Folsom RT Woes

Apparently the huge popularity of the newly opened Folsom light-rail line caught Regional Transit off guard, too. I know that nobody likes the backseat urban planning guy (especially when he doesn’t know what the hell he’s talking about), but I’d like to know how something as large as a commuter rail line gets completed without a clear picture of how it’s going to be used. Survey, anyone? Polling? Calling random numbers? Anything ringing a bell?

But from the picture of RT this article paints, I guess the lack of user sampling is not the biggest obstacle RT faces.

Last week, a consultant for the south line extension told an RT committee it now looks like capital costs for that extension will be $150 million – a whopping $38 million more than anticipated.

And that’s not the only project over budget. If the people at RT misplace their tickets, they might want to look up their collective ass.

Personally, I like Roger Dickinson’s suggestion for saving money; that “light-rail stations don’t have to be as nice as they are.” Benches? What’s wrong with standing or sitting on the concrete? Lights? Who needs ’em. (Actually, I haven’t been on RT in a while: do they have complementary adult beverages now? Flat screens?)

In addition he shares this tidbit:

RT might want to ask local city or county governments to kick in more money to get light-rail lines built, such as additional property taxes they earn if new development sprouts up around light-rail lines.

I got an idea: Let’s build a line straight toward the sun, and then just hope people start inhabiting tiny meteors, like The Little Prince, so they can hop on the flying RT. Come on, Sacramento: build stuff for people to use, like trains that go by where they actually live, not where people escaping million dollar mortgages might live in 2 years. (Or not.)

But I’m afraid that’s business as usual in Sacto. Here’s Heather Fargo on the downtown library from a few weeks ago: “as more residents move [into downtown], they will want to have access to the library downtown.” You know who else wants access to the library downtown? People who live downtown, right now. Let’s not forget about them. You know, the frickin people who voted for you and stuff.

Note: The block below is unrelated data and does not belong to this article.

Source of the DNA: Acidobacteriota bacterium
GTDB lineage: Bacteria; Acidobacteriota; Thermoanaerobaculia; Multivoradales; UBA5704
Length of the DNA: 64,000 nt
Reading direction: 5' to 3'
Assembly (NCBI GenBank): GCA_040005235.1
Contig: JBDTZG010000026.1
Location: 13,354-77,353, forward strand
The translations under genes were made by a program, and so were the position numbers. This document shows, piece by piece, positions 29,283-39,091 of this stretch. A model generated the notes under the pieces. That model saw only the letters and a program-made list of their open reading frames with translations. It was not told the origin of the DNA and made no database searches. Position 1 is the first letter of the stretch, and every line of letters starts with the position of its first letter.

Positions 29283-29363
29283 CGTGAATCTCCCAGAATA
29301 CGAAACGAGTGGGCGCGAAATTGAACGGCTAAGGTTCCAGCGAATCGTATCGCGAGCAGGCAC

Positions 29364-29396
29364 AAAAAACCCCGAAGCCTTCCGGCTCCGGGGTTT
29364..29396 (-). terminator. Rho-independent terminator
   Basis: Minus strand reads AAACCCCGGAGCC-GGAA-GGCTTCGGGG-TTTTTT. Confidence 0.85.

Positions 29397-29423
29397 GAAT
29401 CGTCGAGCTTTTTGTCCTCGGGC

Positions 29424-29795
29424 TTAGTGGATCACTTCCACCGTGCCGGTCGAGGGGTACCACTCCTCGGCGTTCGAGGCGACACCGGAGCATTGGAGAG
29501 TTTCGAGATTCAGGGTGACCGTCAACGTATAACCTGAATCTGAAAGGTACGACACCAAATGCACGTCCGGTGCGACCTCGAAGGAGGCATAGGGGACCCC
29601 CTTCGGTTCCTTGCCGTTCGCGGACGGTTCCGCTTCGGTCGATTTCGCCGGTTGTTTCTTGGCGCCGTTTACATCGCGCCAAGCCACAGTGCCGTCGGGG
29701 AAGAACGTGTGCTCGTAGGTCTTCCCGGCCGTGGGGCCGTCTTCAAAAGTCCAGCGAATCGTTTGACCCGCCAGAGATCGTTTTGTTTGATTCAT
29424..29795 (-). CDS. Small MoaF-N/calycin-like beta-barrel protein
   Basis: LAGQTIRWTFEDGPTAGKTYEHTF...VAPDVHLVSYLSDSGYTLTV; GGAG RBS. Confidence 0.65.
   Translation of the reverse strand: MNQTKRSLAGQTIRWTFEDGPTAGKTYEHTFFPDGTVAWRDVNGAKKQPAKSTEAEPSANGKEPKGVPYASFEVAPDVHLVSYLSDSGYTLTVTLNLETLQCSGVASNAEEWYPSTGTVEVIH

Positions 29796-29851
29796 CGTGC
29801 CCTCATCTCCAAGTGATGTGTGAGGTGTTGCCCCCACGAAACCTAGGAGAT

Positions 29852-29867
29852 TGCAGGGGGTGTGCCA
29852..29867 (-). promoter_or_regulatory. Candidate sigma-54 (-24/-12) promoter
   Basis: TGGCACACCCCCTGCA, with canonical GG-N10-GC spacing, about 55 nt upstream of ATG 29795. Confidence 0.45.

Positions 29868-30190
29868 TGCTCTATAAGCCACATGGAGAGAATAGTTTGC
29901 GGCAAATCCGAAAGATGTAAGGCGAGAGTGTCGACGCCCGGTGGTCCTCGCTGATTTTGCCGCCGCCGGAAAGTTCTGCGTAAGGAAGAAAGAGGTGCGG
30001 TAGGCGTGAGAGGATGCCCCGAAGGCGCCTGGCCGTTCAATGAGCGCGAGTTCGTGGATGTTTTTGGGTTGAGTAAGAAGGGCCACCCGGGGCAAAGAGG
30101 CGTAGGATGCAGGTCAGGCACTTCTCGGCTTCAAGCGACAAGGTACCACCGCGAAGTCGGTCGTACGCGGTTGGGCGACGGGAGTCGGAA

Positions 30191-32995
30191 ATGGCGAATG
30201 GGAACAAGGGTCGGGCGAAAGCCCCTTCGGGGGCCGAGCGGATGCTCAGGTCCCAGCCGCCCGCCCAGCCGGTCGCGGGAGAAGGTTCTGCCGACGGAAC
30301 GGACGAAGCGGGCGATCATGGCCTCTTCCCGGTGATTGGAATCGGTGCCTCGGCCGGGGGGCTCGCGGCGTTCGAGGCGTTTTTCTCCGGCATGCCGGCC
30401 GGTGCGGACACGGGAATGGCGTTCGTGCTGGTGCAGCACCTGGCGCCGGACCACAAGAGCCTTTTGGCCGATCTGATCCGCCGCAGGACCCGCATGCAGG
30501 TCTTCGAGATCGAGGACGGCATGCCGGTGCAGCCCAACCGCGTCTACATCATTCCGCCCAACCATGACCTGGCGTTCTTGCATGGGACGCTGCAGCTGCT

Author: CoolDMZ

"X-ray vision to see in between / Where's my kimono and my time machine?"

6 thoughts on “Folsom RT Woes”

  1. My light rail stop is one of the few that has parking available and its only luxury aside from that is a small awning that might shelter three people from the rain. I’m not sure what it will be like yet in the rainy season, but I can tell you that it’s certainly not so “nice” as to be the cause of exploding RT project budgets. I agree with CoolDMZ and would add that it’s amazingly absurd for new light rail stations to be constructed without adjacent parking, so that if you live more than a few blocks away the stop is useless to you. Sure, I could walk farther or ride a bike to my stop, but in the dark after work dressed in office gear, that’s not realistic, especially as a woman concerned about safety. I’ve always asumed the current stops don’t have parking because at the time it wasn’t necessary, but I’m amazed that the planners of the new stops didn’t take the opportunity to create parking near them. Even 30 or 50 spots per station would be a great improvement.

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  2. don’t get me wrong, i like reading and all, but i’m going with “no parking” girl on this one…

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  3. I have to put in my two cents on this — not that I’m an expert, but I’ve been in the planning / construction / utilities industry for about a dozen years now. Sadly, we can’t dream up a project and it magically happens overnight & solves our problems right away.

    Regarding user surveys, they are conducted, but because the planning process* takes so long, it’s not easy to know how well-used the facilities will be until they’re actually in place.

    Planning process 101 (to give you an idea of why projects sometimes have kinks to overcome when first implemented):

    -Scoping out what needs to happen based on travel patterns, population/employment growth projections, historical data, surveys

    -Developing a plan and gaining approval from local gov’t and establishing buy-in from stakeholders such as neighborhood associations, neighboring businesses, etc.

    -Acquire the right-of-way for your project — this entails buying the land you’ll need, usually from several different landowners (some of whom do not want to sell)

    -Have your plan go through the environmental process (CEQA and NEPA for starters, but then throw in issues specific to your project area like the burrowing owl, fairy shrimp, or garter snakes)

    -Having the plans put into the State Transportation Improvement Plan (STIP) by the local Regional Transportation Planning Agency (in our case, this is SACOG — see http://www.sacog.org) and then forwarded to the California Transportation Commission (different from Caltrans)